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Pollster faults Mohan survey as bid to rush decisions with 'skewed' results

A professional pollster is challenging claims by Amherst Supervisor Satish Mohan that an overwhelming percentage of polled town residents support his proposals to downsize, merge and shrink government departments, school districts and the number of employees.

"Mr. Mohan's questions present one side of the issue: his side," said Barry Zeplowitz, whose Amherst-based firm does polling work nationwide. "There is no balance in his questions so people could decide what position they favor based on all the facts, not just those of Mr. Mohan. In a political campaign, this would be called push polling and rejected by all fair-thinking voters."

In a message to all Town Board members, Zeplowitz added, "What Mr. Mohan has done is even more serious than push polling since he is attempting to influence public policy through his 'survey' and rush the Town Board into making these decisions solely based on his 'skewed' survey results."

Last month, Mohan mailed a one-page survey to 5,484 randomly selected Amherst homeowners, inviting their views "on some of the major issues" in the town budget and policies.

Mohan called the survey an attempt to give residents a say in government policies, but some other Town Board members criticized its wording as clearly biased.

Last week, the supervisor said he intends to base his proposed budget for next year on the 817 responses he received.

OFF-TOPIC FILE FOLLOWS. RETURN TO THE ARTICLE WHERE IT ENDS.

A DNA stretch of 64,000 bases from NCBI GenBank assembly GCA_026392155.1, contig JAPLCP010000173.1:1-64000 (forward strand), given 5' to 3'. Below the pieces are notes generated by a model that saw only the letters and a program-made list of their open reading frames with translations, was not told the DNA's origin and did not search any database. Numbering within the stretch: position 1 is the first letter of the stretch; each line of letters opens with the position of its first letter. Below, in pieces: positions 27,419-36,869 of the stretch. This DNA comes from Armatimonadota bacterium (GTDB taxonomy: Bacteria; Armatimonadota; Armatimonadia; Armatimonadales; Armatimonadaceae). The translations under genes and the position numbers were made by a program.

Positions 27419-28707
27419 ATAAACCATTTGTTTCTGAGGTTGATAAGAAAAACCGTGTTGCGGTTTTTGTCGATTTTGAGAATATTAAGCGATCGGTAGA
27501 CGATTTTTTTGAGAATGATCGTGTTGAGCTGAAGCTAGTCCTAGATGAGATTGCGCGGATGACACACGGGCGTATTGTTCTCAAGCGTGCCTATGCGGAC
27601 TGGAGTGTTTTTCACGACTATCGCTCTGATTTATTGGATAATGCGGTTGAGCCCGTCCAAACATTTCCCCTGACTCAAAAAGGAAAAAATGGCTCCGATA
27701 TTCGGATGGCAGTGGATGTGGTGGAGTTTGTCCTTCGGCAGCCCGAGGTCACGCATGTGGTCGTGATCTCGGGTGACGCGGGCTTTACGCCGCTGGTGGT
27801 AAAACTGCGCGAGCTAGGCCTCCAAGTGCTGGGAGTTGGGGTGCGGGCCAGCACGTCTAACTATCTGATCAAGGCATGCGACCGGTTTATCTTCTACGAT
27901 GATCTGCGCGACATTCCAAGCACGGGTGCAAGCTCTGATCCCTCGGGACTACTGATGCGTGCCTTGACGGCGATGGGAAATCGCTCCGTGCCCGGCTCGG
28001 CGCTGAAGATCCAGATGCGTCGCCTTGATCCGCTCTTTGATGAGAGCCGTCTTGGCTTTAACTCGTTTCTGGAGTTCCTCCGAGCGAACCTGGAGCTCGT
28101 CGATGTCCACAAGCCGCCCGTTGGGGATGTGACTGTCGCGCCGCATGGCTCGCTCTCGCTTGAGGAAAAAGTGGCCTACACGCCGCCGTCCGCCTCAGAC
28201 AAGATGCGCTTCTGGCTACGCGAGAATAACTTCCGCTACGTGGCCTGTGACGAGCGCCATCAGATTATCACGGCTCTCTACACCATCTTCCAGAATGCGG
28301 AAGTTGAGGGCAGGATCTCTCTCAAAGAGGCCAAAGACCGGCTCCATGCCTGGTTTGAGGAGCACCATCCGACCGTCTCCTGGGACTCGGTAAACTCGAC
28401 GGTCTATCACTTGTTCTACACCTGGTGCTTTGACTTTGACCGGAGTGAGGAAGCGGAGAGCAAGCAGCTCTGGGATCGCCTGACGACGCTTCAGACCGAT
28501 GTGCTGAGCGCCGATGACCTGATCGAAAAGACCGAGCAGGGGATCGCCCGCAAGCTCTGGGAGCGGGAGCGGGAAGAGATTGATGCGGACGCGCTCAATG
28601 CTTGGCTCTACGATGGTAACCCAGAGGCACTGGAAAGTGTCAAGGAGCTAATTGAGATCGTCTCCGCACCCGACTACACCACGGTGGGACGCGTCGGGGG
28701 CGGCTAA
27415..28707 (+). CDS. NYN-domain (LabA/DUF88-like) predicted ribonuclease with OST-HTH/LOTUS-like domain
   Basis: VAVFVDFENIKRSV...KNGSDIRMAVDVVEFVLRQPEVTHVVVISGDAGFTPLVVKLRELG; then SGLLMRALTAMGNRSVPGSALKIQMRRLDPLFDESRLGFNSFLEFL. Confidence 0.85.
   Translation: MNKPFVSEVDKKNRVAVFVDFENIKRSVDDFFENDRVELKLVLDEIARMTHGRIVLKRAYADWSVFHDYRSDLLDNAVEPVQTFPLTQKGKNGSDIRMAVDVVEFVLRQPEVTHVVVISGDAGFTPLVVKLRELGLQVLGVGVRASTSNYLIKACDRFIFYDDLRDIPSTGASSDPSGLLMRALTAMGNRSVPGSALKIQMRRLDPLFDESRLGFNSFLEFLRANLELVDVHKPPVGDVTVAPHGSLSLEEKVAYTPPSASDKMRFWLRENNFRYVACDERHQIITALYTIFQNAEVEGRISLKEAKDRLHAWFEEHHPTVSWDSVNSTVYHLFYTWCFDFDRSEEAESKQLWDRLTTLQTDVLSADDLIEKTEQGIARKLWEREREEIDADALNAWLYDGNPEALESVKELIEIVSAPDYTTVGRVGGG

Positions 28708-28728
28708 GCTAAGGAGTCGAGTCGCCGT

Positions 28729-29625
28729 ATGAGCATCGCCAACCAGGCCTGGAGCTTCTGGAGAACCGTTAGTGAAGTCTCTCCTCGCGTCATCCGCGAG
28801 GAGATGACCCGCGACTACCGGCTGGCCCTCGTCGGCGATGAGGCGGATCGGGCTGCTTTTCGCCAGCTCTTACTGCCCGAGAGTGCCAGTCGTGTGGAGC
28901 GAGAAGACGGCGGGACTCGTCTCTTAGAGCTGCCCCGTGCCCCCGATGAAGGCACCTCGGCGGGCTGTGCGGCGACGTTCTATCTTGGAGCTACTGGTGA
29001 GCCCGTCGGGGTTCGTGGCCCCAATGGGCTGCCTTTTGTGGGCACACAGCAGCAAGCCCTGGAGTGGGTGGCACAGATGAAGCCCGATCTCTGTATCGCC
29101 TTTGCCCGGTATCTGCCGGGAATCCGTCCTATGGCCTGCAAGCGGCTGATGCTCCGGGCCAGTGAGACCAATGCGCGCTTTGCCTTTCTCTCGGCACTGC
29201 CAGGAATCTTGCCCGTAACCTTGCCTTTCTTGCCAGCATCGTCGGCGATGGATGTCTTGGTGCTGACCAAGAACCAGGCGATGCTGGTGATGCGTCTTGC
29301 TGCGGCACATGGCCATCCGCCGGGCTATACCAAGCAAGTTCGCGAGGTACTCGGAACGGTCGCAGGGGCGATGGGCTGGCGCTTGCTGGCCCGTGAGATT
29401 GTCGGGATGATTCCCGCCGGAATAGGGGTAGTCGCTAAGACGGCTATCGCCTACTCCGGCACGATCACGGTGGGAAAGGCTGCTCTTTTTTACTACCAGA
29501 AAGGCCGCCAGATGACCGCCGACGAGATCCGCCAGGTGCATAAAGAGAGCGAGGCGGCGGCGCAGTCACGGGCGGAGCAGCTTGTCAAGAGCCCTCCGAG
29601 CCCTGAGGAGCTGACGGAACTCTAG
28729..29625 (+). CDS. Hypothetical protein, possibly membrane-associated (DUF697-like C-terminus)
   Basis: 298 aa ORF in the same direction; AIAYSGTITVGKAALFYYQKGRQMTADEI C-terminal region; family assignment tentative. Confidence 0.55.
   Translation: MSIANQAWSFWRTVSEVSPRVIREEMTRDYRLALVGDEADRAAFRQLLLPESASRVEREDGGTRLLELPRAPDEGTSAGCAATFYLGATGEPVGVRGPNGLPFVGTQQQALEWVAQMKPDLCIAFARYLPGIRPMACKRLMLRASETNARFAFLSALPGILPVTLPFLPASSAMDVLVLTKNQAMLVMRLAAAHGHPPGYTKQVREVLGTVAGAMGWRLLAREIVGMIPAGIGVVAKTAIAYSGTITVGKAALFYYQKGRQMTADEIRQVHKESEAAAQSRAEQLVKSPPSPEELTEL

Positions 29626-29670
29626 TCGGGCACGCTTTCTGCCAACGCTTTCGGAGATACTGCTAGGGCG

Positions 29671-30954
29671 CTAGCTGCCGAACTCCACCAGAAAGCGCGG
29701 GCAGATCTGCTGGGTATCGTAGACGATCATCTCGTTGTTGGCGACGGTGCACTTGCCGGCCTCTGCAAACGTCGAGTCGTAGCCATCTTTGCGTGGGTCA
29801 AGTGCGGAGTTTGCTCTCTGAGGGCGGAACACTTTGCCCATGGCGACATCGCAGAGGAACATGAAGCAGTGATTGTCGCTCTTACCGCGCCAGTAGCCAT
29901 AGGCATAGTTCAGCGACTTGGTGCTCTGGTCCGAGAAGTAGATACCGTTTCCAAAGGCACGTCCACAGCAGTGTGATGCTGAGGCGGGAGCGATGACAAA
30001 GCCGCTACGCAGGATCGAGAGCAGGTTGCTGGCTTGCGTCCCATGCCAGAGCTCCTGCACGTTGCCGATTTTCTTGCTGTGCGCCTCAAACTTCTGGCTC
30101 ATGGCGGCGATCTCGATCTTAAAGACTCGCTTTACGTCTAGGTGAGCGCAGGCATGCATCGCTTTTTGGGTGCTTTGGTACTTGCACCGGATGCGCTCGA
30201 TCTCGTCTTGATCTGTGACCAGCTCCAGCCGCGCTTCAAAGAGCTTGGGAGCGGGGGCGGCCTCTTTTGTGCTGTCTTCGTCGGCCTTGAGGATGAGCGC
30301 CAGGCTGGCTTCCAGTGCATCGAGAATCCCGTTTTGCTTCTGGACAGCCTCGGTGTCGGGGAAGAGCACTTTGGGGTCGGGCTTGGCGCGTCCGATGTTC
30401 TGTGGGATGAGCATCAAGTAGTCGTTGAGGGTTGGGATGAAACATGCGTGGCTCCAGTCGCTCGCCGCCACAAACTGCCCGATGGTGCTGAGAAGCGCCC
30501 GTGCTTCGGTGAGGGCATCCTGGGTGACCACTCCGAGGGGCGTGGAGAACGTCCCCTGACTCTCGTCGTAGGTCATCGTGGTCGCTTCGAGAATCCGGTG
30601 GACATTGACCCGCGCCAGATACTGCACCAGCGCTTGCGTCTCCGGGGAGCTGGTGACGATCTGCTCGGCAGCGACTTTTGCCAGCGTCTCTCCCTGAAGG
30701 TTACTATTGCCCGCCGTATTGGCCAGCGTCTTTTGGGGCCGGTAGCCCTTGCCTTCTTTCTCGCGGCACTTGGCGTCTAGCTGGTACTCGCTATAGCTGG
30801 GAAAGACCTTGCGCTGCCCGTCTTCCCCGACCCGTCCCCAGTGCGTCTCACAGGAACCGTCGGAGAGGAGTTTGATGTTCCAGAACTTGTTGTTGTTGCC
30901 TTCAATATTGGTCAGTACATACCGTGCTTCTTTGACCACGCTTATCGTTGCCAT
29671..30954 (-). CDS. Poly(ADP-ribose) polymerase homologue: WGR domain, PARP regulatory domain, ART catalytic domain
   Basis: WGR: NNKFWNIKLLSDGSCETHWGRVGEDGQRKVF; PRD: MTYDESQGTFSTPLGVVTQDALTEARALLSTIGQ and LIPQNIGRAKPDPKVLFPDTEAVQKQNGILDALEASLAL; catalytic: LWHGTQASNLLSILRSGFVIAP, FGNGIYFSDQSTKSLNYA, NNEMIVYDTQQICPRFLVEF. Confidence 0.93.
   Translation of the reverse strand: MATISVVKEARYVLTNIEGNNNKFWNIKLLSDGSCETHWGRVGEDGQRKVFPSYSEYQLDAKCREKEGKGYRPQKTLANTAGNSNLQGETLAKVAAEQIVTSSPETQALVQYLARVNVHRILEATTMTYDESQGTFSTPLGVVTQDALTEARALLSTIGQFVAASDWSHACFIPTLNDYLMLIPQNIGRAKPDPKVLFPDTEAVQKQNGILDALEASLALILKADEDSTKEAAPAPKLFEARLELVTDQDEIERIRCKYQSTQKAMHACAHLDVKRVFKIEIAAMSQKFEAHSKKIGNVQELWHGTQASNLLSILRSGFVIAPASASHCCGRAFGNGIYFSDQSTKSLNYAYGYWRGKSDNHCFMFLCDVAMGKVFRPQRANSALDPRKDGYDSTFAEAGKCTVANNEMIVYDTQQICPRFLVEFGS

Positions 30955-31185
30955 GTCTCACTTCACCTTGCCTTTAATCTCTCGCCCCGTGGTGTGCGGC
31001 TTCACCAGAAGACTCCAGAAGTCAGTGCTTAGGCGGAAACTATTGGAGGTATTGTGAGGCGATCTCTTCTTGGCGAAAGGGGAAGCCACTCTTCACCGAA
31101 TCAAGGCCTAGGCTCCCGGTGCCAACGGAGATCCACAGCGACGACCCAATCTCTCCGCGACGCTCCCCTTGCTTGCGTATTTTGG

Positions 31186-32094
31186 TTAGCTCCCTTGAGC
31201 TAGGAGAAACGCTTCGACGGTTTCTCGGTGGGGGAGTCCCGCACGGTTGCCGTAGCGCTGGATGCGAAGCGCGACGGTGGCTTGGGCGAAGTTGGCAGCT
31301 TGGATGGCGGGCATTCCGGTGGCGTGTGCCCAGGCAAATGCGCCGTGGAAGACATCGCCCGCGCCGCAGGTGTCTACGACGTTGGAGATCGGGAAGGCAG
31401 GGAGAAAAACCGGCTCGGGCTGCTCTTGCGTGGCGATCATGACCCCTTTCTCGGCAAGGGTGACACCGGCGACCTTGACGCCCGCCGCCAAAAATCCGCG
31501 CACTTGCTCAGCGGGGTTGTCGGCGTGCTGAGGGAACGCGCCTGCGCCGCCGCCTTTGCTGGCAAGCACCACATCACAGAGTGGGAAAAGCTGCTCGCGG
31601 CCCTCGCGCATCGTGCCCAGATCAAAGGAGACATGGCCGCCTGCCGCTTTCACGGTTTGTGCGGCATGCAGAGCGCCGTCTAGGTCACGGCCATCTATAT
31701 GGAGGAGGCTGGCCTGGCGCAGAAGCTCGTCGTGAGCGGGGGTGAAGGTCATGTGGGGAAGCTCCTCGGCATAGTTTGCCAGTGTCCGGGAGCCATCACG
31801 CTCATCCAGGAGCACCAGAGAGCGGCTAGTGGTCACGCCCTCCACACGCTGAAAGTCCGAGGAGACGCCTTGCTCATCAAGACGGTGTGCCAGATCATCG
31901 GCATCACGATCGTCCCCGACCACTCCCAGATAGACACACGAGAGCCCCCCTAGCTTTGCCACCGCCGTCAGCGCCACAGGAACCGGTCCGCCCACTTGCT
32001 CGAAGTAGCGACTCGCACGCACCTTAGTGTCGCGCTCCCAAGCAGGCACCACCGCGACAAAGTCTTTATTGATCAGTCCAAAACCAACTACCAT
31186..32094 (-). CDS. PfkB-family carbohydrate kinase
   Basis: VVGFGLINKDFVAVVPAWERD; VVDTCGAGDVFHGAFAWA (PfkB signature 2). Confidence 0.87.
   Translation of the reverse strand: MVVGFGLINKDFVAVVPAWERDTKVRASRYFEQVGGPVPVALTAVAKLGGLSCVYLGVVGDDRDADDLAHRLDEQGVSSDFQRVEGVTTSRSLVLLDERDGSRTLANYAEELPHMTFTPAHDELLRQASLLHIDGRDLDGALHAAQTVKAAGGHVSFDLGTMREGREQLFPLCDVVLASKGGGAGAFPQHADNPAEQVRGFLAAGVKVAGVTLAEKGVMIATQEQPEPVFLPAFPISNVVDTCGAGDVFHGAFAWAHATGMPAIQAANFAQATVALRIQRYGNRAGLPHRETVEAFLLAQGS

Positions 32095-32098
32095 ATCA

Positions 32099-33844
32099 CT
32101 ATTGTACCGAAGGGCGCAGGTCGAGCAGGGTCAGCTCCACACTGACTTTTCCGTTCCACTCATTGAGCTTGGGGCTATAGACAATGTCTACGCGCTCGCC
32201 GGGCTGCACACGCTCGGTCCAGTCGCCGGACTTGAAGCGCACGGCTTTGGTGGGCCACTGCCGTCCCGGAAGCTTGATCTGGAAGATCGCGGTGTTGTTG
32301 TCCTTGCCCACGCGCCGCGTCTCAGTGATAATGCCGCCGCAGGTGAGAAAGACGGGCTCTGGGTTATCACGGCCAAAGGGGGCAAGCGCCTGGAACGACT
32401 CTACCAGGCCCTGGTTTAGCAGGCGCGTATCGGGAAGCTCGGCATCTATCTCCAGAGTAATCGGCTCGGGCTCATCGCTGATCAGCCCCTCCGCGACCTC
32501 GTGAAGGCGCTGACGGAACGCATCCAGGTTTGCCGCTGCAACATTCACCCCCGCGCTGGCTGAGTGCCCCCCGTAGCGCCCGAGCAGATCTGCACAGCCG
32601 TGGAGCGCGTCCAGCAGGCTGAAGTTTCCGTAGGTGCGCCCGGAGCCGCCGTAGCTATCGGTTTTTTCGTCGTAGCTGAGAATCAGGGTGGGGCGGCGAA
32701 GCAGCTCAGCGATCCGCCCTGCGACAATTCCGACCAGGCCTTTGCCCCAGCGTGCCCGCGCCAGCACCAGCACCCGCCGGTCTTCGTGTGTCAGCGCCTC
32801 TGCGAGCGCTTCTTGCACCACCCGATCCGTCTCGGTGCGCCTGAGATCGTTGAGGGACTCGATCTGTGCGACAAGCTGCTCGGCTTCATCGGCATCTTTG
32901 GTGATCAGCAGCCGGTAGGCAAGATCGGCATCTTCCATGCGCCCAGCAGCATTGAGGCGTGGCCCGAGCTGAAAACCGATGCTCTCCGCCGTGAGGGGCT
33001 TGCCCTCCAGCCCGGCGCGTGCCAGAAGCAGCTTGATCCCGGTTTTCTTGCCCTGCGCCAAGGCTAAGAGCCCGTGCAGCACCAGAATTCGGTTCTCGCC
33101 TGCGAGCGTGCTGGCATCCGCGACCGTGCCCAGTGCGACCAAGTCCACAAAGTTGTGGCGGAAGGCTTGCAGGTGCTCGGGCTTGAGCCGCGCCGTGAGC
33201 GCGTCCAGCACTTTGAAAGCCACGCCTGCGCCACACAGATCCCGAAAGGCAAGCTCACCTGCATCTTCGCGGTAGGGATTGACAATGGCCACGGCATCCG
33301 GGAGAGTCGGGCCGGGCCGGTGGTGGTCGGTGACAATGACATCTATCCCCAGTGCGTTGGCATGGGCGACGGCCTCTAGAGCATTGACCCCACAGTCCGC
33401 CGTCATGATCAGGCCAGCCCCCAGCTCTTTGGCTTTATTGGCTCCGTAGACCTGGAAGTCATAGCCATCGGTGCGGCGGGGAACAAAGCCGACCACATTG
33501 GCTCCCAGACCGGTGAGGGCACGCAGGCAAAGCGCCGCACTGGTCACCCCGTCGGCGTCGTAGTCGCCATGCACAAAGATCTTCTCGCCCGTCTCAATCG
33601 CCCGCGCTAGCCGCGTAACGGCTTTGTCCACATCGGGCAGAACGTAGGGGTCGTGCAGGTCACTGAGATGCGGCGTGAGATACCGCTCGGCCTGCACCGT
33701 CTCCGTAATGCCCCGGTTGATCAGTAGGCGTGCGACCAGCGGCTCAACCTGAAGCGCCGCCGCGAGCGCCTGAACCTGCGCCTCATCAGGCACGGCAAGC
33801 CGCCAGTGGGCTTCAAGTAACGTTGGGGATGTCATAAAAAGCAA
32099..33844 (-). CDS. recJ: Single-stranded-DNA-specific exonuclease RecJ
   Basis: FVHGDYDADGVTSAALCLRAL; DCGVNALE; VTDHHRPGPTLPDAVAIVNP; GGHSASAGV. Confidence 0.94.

Upwards of 80 percent of respondents said "yes" to six different questions on department mergers and other government reductions.

In other news, the Town Board:

* Heard from the Niagara Frontier Transportation Authority at Monday's work session that an NFTA consultant is looking into the possibility of extending bus service to the town's Audubon complex, which includes the Amherst Senior Center. The NFTA board expects a draft of the consultant's recommendations late next month.

* Is being sued by James Peck of Buffalo, who had worked for Amherst as a computer support technician for two years. He was earning more than $30,000 plus benefits and was fired in May for failing to meet the town's residency requirements.

Peck is suing for his job back, claiming that he was denied due process as a town employee and that the board ignored his request for a hardship extension.

* Has authorized spending $13,700 from contingency accounts to repair damage to the Highway Department's radio system, antennas, camera and phones, after the department's building was struck by lightening.


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